Before attempting to carve the lines of the hair, make sure that you have carved the shape of the hair mass that you want. There is no point in putting nice details on the wrong shape. In fact, the correct shape with no details will look better. There should be no straight lines and no parallel lines—unless you are looking for a special effect that demands them. Take a look at your work before getting into the detailing. If you see straight lines on a face, there is something wrong. Fix it.
1. Here is a figure with the hair mass ready to be detailed.
2. If the figure is quite large, you may wish to do some of the preliminary “waving" of the hair with a deep gouge, such as a #9 or #11.
For most common caricature sizes (those that are handheld while being carved), it is feasible to do a pretty good job with just a veiner (#11 gouge) or a V-tool, or even a combination of the two.
Here is the approach with the V-tool:
3. Sketch a few lines in the figure to indicate the general “flow” of the hair.
4. While generally following the flow, vary the lenght, depth and angle of the cuts, making no two adjacent ones parallel.
5. Notice the absence of parallel straight lines in the hair. It absolutely drives me nuts to see a few widely spaced, straight parallel lines used to depict hair on a figure. Help me with my mental health. Do it right.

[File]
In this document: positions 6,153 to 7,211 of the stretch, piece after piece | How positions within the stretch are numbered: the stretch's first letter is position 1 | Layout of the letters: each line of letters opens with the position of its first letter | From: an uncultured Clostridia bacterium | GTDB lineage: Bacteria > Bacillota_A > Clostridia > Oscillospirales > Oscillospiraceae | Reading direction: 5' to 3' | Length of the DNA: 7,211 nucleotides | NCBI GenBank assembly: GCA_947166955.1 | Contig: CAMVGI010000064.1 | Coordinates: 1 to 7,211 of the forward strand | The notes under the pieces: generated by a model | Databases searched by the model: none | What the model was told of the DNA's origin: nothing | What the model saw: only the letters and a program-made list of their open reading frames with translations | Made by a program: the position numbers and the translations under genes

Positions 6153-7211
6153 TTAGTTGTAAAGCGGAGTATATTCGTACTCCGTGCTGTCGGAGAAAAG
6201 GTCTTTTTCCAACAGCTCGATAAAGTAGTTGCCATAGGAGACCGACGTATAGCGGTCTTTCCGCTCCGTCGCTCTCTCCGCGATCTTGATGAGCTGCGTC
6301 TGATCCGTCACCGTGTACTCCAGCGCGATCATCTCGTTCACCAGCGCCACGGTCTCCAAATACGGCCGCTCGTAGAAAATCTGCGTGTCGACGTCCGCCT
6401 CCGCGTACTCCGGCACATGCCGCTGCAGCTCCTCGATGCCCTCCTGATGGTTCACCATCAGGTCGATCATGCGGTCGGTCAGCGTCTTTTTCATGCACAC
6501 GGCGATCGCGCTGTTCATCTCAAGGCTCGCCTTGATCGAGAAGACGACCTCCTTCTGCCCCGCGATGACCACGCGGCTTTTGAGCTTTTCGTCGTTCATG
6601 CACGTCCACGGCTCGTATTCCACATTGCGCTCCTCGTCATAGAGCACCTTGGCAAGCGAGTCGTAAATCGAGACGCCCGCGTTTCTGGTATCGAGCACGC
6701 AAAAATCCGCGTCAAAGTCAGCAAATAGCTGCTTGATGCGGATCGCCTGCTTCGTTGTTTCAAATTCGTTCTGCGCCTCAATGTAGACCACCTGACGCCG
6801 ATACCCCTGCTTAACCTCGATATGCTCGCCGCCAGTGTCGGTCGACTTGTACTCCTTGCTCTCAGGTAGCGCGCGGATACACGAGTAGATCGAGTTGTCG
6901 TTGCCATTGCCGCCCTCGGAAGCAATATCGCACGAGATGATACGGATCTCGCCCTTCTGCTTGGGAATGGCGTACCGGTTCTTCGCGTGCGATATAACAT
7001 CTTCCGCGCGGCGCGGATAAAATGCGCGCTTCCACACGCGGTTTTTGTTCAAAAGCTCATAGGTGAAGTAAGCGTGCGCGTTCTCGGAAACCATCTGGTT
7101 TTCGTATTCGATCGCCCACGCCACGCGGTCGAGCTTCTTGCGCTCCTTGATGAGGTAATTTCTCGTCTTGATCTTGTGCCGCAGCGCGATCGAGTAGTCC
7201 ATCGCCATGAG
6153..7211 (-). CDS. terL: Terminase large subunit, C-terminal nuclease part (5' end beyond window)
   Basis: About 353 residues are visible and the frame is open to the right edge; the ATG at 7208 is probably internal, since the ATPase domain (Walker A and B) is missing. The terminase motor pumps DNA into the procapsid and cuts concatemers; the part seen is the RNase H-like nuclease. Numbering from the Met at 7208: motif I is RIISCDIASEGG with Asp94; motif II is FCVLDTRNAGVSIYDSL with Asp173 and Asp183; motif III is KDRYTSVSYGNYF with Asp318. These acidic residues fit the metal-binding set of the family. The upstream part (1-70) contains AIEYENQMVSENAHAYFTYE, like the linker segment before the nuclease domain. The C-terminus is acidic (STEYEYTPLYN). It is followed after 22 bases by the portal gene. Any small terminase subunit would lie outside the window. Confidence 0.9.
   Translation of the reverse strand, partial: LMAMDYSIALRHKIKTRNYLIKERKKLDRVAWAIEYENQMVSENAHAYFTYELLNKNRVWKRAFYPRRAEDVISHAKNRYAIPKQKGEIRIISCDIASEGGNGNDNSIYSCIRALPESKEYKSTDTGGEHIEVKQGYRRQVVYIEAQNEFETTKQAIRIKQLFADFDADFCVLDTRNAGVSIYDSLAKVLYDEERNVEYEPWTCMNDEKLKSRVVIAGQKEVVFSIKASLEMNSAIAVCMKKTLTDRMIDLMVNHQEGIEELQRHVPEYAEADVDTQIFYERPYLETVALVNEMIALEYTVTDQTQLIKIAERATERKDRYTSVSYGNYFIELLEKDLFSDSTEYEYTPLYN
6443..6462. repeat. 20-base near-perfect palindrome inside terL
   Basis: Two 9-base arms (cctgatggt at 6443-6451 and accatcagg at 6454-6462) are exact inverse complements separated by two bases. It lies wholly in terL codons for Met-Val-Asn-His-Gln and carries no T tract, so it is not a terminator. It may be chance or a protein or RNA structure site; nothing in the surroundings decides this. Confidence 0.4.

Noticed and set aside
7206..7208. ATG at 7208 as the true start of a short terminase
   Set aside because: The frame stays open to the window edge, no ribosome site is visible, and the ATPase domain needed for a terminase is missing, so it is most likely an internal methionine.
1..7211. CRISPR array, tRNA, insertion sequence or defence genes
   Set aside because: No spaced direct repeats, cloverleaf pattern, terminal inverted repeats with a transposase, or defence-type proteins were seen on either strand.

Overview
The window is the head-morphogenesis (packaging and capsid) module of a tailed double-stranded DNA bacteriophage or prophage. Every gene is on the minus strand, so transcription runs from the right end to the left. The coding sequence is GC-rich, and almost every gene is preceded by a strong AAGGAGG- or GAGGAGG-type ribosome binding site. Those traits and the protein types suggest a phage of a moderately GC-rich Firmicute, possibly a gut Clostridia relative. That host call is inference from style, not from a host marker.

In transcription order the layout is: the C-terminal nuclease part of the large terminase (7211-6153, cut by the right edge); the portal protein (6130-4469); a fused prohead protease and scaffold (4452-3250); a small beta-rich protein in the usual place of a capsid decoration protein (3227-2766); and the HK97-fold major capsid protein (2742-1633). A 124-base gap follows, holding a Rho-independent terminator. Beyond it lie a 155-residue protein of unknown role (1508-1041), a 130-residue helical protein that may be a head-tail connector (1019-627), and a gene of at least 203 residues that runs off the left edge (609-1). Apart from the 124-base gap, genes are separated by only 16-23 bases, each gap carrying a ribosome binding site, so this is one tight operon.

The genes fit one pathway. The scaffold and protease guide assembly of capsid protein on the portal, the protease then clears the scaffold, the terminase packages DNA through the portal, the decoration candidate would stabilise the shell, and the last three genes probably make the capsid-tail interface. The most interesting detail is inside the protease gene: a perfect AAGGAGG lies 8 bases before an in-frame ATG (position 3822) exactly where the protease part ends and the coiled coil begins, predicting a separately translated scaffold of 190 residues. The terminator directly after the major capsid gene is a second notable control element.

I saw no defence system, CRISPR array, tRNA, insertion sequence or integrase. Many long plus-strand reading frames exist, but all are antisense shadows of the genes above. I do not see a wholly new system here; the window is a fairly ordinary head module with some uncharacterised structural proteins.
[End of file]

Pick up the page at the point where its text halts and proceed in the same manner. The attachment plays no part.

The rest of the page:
6. Don't be afraid to cross over previous cuts. Actually, the little "diamonds" produced by doing so will enchance the effect.
7 & 8. Totally cover the hair mass with tooling. Do not leave flat spots.
9. Don’t forget the eyebrows.
10. There you are... hair the way you want it!
By the way, a woodburner is very useful in putting in detail in caricatures, including hair. It is particularly useful on smaller figures. It can be effective on larger ones, too, especially when the hair Is burned in over the hair masses that have been textured with a veiner first.
About the Author
Rick Wiebe has been whittling and carving for as along as he can remember. He has been selling his work for over 24 years and teaching for over 20. Within the last few years, Rick has started to write some instructional booklets. He operates a woodcarving tool & supply business.
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